A book-length interview with Robert Rauschenberg done by Barbara Rose, art critic, in 1987.The overview @ Flickr
If it's not enough to know that I found this little book very informative,
I love love love Rauschenberg's seriously dyslexic way of putting words together, and
that it only added to my already pretty intense adoration of this man, then please read my brief overview.The Why
: Have I ever explained why this is part of my mission101
task list? Probably not. So, I will.
Early last year, after clicking on a link entitled 'the art of gay cool
' provided by my 'The Daily Beast' email, I went just a little crazy. I like guys with guys, it's simple and as much as I like Brian/ Justin et al,, to find out that two of my ART HEROES were not only gay but, for a time, had been partners made me curious, made me want to know more like why I hadn't known that already. After the past year of research, both internet and hard-copy books, while I do have more information at hand, with much of it conflicting, very little of my enlightenment comes from the two actually involved. And so it will probably remain.
Robert Rauschenberg and Jasper Johns were together in New York City between 1954, when Rauschenberg was 29 and sort of known and Johns was 24 and completely unknown, until around 1963 when both fairly suddenly found himself on the precipice of much fame and much fortune. Actually, fame had been lapping at their heels for three to four years, initially finding Johns to be a little more tasty than Rauschenberg which is partially why, I think, their relationship crashed down so hard around them. Much later in life, they were able to reclaim friendship, there are photos of them together as senior citizens.
Each, at one time or another, has been considered 'The Greatest Living American Artist' and the consensus is that each was the others very best support, guide, and friend. They came together during one of the -- if not THE -- most repressive eras of American history, more alleged homosexuals were fired from Federal jobs than alleged communists. They didn't survive it, at least not with each other, and even if their names will be eternally linked in the annals of art history. Only Johns remains, Rauschenberg died in 2008. Neither had ever 'outed' himself, I think more out of respect for the privacy of the other, they are both southern gentlemen to some extent, and to do something so personal isn't, or wasn't, their way and for a time, their personal reputations took the hit for their, apparently, mutually minimal response to changing times. Now we are better able to put people and events in the context of their eras. Harvey Milk could proclaim himself, they couldn't.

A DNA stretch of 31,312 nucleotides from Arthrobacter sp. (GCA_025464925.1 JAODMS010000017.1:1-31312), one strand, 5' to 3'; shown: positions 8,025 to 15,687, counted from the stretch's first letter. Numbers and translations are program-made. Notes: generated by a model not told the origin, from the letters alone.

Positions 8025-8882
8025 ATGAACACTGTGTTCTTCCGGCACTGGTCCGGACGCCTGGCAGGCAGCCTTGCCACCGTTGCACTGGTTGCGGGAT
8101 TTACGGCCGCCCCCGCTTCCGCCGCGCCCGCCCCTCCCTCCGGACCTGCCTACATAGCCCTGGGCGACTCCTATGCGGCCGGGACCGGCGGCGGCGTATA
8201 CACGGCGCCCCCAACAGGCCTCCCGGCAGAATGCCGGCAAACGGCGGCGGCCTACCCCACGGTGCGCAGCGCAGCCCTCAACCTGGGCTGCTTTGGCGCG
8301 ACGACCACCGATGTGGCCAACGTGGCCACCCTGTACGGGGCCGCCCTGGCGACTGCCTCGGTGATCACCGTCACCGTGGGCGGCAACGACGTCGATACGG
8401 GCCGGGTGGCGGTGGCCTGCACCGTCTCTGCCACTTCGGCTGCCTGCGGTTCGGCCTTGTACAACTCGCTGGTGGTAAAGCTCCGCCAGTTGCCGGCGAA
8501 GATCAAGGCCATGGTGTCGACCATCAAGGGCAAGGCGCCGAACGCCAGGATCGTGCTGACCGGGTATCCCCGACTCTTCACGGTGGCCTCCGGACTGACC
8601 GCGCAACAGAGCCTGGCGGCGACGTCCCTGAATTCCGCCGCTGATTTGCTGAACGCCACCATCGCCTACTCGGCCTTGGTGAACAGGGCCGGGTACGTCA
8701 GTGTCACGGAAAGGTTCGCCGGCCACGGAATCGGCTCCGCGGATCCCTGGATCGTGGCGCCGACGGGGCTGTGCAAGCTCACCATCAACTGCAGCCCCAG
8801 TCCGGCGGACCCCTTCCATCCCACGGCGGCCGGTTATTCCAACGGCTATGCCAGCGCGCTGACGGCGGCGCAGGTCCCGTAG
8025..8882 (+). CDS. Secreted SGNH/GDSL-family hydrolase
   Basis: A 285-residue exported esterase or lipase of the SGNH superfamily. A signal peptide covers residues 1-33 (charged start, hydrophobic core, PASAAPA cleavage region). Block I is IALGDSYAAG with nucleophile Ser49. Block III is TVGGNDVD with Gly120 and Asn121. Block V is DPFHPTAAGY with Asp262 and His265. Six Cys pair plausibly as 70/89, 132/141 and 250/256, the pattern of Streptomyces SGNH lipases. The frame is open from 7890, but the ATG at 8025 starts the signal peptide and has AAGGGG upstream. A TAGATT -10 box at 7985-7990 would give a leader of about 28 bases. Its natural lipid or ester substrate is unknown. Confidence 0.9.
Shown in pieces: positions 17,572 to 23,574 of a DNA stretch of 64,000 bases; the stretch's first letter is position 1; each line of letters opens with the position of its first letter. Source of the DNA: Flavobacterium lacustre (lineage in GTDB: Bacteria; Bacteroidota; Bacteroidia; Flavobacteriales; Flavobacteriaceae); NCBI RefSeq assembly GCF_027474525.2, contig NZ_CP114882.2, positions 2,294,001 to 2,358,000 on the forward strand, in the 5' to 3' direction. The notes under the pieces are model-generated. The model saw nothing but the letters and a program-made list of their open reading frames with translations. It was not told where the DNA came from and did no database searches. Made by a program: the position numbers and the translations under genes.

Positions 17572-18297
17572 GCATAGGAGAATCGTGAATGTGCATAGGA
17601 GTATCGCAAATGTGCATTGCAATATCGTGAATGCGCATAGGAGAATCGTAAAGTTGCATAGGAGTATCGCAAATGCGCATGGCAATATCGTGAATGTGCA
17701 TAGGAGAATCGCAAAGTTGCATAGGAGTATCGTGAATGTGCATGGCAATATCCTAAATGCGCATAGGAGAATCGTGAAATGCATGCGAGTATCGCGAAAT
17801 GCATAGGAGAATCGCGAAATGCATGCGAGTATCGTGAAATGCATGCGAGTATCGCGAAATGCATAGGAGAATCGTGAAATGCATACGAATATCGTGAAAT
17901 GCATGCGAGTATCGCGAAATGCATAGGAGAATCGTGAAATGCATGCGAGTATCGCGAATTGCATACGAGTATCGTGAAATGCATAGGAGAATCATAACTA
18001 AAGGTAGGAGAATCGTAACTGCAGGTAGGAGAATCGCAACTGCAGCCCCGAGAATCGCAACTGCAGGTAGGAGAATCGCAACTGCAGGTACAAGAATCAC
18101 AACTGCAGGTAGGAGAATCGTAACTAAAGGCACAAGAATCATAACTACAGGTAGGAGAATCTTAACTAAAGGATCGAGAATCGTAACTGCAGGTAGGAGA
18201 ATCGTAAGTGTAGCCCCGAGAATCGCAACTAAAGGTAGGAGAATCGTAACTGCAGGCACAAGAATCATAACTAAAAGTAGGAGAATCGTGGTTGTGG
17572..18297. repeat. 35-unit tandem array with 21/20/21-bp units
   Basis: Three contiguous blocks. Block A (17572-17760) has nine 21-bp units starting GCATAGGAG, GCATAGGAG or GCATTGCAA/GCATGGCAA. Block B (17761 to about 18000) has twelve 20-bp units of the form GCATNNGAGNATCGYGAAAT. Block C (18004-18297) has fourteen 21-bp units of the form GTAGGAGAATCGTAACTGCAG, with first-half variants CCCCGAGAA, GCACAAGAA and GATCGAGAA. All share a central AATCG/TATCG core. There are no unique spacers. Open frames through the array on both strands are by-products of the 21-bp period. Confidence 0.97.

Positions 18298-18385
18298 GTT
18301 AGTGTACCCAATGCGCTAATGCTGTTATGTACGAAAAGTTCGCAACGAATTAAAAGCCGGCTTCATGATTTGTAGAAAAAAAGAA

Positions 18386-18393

And so, I think anyway, therein lies a great story. A true story mostly hidden. I'm going to try and write it, if only for myself, a short story which will most probably never even be post here. Fictional Memoir, from Johns POV, is one thought. Straight up Historical Fiction, from varying POVs, is another. Something along the lines of 'Loving Frank' by Nancy Horan except not so grand and realizing that Frank Lloyd Wright had been dead a long time when Horan undertook her task while Jasper Johns continues to productively live his elegantly austere -- as if as a monk it's said -- life and will hopefully continue to do so for a very long time. Of the two, I admit, it's Johns who most touches my heart.
To quote Francesco Vezzoli from the above-linked The Daily Beast article, “To me, Rauschenberg and Johns are mythological as two serious, strong people, sharing ideas, and creating work together. I find that deeply inspiring.”
Ditto. Together, they filled the gap between Abstract Expressionism and Pop, leading art in American away from what had been to what would be. They are an art movement of two and like their work or not, just that, in and of itself, is pretty impressive.Follow the link to Flickr for my set of them, many photos of the 1950's gay cool and their work, paintings, sculptures and combines.